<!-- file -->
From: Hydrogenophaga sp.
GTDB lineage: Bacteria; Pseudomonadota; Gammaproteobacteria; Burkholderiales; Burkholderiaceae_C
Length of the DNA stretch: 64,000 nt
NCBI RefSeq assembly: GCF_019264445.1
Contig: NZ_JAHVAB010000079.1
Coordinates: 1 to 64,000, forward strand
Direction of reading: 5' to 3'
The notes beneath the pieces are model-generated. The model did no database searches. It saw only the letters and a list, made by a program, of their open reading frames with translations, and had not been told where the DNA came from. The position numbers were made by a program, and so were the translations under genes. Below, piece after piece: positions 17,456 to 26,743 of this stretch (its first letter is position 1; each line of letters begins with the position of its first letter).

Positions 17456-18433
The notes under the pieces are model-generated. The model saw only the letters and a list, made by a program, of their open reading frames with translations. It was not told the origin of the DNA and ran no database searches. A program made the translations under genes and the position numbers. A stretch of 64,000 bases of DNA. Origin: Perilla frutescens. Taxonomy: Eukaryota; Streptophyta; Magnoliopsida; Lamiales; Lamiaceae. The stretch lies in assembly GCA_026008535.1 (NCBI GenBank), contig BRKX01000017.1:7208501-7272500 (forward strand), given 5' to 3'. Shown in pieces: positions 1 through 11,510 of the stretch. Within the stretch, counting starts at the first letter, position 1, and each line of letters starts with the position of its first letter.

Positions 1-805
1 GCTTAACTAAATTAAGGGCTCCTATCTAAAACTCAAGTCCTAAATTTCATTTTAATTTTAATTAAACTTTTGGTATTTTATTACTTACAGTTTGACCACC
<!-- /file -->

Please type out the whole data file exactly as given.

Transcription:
From: Hydrogenophaga sp.
GTDB lineage: Bacteria; Pseudomonadota; Gammaproteobacteria; Burkholderiales; Burkholderiaceae_C
Length of the DNA stretch: 64,000 nt
NCBI RefSeq assembly: GCF_019264445.1
Contig: NZ_JAHVAB010000079.1
Coordinates: 1 to 64,000, forward strand
Direction of reading: 5' to 3'
The notes beneath the pieces are model-generated. The model did no database searches. It saw only the letters and a list, made by a program, of their open reading frames with translations, and had not been told where the DNA came from. The position numbers were made by a program, and so were the translations under genes. Below, piece after piece: positions 17,456 to 26,743 of this stretch (its first letter is position 1; each line of letters begins with the position of its first letter).

Positions 17456-18433
The notes under the pieces are model-generated. The model saw only the letters and a list, made by a program, of their open reading frames with translations. It was not told the origin of the DNA and ran no database searches. A program made the translations under genes and the position numbers. A stretch of 64,000 bases of DNA. Origin: Perilla frutescens. Taxonomy: Eukaryota; Streptophyta; Magnoliopsida; Lamiales; Lamiaceae. The stretch lies in assembly GCA_026008535.1 (NCBI GenBank), contig BRKX01000017.1:7208501-7272500 (forward strand), given 5' to 3'. Shown in pieces: positions 1 through 11,510 of the stretch. Within the stretch, counting starts at the first letter, position 1, and each line of letters starts with the position of its first letter.

Positions 1-805
1 GCTTAACTAAATTAAGGGCTCCTATCTAAAACTCAAGTCCTAAATTTCATTTTAATTTTAATTAAACTTTTGGTATTTTATTACTTACAGTTTGACCACC